Elias Harris, Gonzaga, freshman: Harris wasn't considered an NBA prospect when he arrived in Spokane, but he certainly is now. He reminds me a lot of Josh Howard. What I mean is that he is a four at this level, but he has the athleticism and the ball skills to project as an effective three at the next level. Harris is explosive enough to dunk over you and strong enough to bully his way through you, but he also has a finesse game, showing an ability to weave his way through traffic, and can knock down a three.

Elias Harris surprised a lot of people this season.
(photo credit: ESPN)

Harris was a bit inconsistent this past season, which probably had more to do with the fact that he was the third or fourth option most of the season than any knock on his game. With Matt Bouldin gone, it is going to the Harris and Steven Gray show for Mark Few next season. Expect big numbers ffrom the 6'8" 20 year old, and if he can show some development in his ability to play on the perimeter, Harris could be a lottery pick next season.

Kalin Lucas and Durrell Summers, Michigan State, juniors: Both of these guys made the right decision to come back to school. Neither had a great junior year, and it wasn't just an issue of their basketball ability. Lucas was the 2009 Big Ten player of the year, but he dealt with leadership and injury issues throughout the season and is currently laid up with a torn achilles tendon. Lucas likely isn't going to be a lottery pick or a primetime player in the NBA, but if he can lead the Spartans to a third straight Final Four, you don't think NBA teams are going to take notice? He's a point guard that can create his own shot, can make a play for a teammate, and is a proven winner. Leadership aside, Lucas seems like he is going to be the kind of player than hangs around the league for 12-15 years as a solid back up point guard.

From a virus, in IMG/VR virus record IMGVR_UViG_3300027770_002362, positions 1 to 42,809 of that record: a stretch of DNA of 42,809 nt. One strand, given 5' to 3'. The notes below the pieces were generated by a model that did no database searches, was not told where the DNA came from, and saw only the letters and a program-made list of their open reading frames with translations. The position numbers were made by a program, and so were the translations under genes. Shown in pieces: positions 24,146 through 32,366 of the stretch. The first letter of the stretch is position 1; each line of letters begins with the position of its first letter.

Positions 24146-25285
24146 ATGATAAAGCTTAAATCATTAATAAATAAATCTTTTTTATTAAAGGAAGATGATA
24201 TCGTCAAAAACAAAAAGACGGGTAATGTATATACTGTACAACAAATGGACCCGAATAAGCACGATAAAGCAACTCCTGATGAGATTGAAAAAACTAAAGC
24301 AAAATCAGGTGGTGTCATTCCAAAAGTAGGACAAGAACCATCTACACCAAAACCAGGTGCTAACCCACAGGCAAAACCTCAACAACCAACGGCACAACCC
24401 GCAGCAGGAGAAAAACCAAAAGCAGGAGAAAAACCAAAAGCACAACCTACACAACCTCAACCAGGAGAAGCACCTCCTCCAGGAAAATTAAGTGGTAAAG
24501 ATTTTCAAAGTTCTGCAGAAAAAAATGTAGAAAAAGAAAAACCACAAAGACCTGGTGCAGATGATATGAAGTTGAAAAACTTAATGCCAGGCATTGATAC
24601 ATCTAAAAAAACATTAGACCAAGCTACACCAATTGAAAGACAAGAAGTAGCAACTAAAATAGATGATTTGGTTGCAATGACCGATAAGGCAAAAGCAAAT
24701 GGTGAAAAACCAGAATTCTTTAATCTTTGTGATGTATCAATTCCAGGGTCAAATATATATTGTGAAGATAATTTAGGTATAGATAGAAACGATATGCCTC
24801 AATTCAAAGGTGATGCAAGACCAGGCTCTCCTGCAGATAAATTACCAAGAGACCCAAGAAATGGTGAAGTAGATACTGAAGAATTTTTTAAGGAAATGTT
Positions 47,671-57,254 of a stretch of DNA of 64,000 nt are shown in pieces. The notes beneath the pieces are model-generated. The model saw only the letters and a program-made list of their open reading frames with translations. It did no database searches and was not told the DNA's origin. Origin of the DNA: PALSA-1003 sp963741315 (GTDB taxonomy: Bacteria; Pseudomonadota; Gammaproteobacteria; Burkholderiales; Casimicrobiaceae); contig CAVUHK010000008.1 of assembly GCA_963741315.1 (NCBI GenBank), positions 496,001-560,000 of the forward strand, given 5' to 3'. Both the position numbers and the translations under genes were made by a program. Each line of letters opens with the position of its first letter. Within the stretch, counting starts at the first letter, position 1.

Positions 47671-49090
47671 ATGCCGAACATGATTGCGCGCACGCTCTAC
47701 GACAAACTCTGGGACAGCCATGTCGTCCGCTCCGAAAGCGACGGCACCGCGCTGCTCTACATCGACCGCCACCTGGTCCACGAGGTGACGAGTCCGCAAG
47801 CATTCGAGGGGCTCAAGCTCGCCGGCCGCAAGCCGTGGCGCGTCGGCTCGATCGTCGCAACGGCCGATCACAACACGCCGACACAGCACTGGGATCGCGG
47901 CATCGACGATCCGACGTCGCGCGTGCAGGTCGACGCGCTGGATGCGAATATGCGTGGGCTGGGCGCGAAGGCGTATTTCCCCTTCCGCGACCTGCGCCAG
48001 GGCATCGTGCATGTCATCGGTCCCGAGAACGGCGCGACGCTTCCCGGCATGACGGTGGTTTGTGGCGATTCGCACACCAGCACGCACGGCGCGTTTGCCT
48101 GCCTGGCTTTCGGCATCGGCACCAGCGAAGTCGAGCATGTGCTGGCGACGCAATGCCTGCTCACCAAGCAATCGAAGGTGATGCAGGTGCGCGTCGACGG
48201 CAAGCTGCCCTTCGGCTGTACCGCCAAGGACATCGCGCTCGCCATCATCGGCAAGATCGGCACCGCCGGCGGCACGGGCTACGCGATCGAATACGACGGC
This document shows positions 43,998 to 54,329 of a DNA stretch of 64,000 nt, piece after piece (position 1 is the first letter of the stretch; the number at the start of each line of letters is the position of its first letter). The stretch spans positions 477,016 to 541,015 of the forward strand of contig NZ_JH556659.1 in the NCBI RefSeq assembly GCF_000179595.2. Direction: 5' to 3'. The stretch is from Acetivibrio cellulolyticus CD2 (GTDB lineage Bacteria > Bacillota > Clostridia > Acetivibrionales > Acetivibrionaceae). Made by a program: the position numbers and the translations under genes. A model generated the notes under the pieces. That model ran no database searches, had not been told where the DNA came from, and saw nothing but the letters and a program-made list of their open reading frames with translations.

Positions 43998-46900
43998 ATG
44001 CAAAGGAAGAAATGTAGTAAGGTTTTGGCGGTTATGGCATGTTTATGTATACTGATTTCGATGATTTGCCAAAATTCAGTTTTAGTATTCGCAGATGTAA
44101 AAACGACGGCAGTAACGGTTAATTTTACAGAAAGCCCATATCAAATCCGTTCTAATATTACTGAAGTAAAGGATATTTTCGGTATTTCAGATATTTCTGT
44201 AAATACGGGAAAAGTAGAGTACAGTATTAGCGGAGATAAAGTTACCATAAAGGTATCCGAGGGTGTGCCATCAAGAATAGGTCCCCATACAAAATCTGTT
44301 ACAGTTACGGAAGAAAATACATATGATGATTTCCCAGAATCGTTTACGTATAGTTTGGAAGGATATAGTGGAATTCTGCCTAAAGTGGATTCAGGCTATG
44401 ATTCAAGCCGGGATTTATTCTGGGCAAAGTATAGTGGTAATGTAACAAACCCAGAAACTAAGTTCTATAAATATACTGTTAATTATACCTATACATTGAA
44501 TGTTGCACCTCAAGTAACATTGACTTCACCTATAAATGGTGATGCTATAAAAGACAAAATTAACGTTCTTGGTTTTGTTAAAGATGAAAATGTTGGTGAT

Summers has a much higher ceiling than Lucas, but it just seems like he doesn't want to tap into that potential. He looks almost apathetic on the court at times. He proved what kind of player he can be as he stepped his game up in the NCAA Tournament without Lucas, earning the Midwest Region's MOP, but one good month doesn't make up for a career's worth of inconsistency.

Other notable names back for another season:
  • Scotty Hopson, Tennessee, sophomore: A big time recruit coming out of high school, Hopson needs to prove that he is more than an athlete that can hit a jumper.
  • Chris Singleton, Florida State, sophomore: Singleton might have been able to sneak into the first round this season, but like Hopson, he still relies too heavily on being toolsy.
  • Renardo Sidney, Mississippi State, freshman(?): Sidney never saw the court this season due to issues with being an amateur. But a 6'11" big man with his talent will always be a prospect.
  • Aaric Murray, La Salle, freshman: Murray is a big man with a jump shot, but he needs to prove he can also play in the paint.
  • Malcolm Lee, UCLA, sophomore: The Bruins just didn't have a good enough season to warrant anyone going pro. Lee is a gym rat, however. I expect him to come back much better next year.
  • Trey Thompkins, Georgia, sophomore: I know I wasn't the only one that was impressed by the big man's play towards the end of the season.


Poor Man's Commish said...

Another one that would be below the radar is sophomore Iman Shumpert. Although he's vey unpolished and doesn't have the numbers this year, he ended 2009-10 with a decent showing for Georgia Tech, playing great defense while defeating sure-fire first-rounder James Anderson, and getting more exposure in the loss to Ohio State. He's got a great frame and nice handles at 6'5" for a point guard. But he's not ready yet, and I'm glad he knew that. I'll be watching him with great interest next season.

Rob Dauster said...

Very true. I also would add Jacob Pullen to the list if I could do it again.